Rivers are only as healthy as the land in their watersheds, since water must flow over and through that land on its path to the river and then the sea. For this reason, monitoring changes in land uses is key to understanding the state of the Ipswich River.
In the Ipswich River watershed there are four different kinds of land use categories: developed (also called urban) land, wetlands, agriculture, and forests. Before colonial times, this region was almost entirely forested. During colonial times most of the forests were cleared for agriculture.
Today the conversion of natural spaces into developed, built-upon parcels without effective community planning or management to protect these spaces and community character – sprawl – is affecting the health of the Ipswich River. Sprawl developments, together with the roads and infrastructure they require, segment and eliminate wildlife habitat, increase stormwater and pollutant runoff, replace diverse ecosystems with built structures and mono-cultures such as lawns, and perhaps most important to the Ipswich River, require additional water for domestic, commercial, industrial, and landscape uses.
Consider these trends:
- Between 1980 and 2000, the population in of the watershed increased by 9 percent, yet residential land use increased by 35 percent.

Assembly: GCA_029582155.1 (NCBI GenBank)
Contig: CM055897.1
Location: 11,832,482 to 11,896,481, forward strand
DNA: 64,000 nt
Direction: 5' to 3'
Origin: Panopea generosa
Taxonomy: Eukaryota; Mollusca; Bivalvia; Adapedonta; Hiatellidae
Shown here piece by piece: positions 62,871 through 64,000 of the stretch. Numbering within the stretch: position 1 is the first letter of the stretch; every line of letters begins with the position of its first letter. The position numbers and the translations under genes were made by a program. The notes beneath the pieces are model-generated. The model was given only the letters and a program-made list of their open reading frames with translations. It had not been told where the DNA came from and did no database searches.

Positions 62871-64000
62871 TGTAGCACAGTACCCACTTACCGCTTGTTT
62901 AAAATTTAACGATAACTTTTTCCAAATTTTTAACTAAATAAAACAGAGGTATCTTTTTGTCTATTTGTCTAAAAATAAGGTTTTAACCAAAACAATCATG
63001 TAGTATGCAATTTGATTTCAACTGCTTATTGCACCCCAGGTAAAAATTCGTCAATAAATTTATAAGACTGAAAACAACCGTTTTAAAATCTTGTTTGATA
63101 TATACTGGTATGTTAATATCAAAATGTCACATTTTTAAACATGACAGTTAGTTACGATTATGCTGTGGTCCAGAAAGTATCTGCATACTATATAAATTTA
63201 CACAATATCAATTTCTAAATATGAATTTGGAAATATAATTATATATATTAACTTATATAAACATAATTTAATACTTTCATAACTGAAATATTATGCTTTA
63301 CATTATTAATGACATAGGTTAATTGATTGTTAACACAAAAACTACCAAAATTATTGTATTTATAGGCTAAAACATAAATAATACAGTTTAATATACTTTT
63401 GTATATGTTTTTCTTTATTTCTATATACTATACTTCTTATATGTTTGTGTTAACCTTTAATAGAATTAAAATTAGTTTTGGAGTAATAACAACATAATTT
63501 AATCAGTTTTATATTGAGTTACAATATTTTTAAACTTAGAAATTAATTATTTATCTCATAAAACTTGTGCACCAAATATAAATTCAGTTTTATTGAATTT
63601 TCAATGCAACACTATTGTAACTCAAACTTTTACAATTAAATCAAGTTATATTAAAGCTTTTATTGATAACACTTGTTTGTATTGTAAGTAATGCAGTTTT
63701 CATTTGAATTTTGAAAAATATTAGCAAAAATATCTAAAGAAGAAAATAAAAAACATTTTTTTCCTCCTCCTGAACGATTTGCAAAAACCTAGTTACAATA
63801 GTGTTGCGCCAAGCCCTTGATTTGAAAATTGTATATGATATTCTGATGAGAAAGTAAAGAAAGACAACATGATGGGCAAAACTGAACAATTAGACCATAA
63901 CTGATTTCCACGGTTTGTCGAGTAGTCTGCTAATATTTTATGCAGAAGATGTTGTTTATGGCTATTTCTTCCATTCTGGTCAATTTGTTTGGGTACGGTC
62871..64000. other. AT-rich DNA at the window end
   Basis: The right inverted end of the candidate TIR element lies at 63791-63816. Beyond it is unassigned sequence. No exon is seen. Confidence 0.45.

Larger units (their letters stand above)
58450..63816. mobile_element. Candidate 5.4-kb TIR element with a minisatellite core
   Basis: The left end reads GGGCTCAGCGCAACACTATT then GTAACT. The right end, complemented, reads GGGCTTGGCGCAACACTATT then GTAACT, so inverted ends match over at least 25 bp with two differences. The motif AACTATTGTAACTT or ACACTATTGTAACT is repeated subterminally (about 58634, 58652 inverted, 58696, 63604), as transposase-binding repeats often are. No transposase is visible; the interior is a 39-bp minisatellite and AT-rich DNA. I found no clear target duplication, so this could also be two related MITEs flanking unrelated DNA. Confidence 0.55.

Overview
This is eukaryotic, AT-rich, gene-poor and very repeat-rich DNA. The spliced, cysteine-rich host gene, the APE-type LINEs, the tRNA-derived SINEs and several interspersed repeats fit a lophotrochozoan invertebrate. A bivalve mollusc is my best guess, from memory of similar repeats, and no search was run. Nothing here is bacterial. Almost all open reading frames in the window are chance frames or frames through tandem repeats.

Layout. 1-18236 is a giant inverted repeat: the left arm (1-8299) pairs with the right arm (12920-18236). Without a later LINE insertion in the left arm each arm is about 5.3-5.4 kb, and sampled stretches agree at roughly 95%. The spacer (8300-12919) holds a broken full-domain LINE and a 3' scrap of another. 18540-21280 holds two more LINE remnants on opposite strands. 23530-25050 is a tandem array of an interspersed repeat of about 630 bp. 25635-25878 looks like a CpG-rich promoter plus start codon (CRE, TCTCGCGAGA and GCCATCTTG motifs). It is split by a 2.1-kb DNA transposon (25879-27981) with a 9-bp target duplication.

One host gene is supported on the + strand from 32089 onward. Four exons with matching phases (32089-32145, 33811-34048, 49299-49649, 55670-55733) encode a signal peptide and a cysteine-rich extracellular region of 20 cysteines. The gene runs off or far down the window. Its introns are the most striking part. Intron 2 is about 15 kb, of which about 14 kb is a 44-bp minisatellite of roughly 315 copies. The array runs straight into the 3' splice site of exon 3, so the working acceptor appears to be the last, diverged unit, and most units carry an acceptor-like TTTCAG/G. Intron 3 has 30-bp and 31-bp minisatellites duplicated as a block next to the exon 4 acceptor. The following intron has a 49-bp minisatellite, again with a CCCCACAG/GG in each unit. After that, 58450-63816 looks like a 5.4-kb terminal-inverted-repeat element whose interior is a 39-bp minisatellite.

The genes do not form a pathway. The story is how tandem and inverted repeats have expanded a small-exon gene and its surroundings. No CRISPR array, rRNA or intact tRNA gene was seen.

- Between 1971 and 1999, the area of forested land in the Ipswich River watershed is estimated to have decreased by more than 15 percent.
- This decline in forested land included an estimated 25 percent decline in forested wetlands.
- The area of developed land has increased an estimated 20 percent since 1960.
- One area of good news is that the area of non-forested wetlands is estimated to have largely held constant since 1971.
- Developed land throughout Massachusetts now has less than half the population density (4.97 persons/acre) than it had in 1950 (11.19 persons/acre).
Read more about how development affects water in the Ipswich River.
For more information:
- IRWA’s State of the River 2003 Report (pdf) contains information about the health of the watershed including land use patterns.
- Mass Audubon published A Citizen’s Guide to Involvement in Community Planning, Land Protection, and Project Review in Massachusetts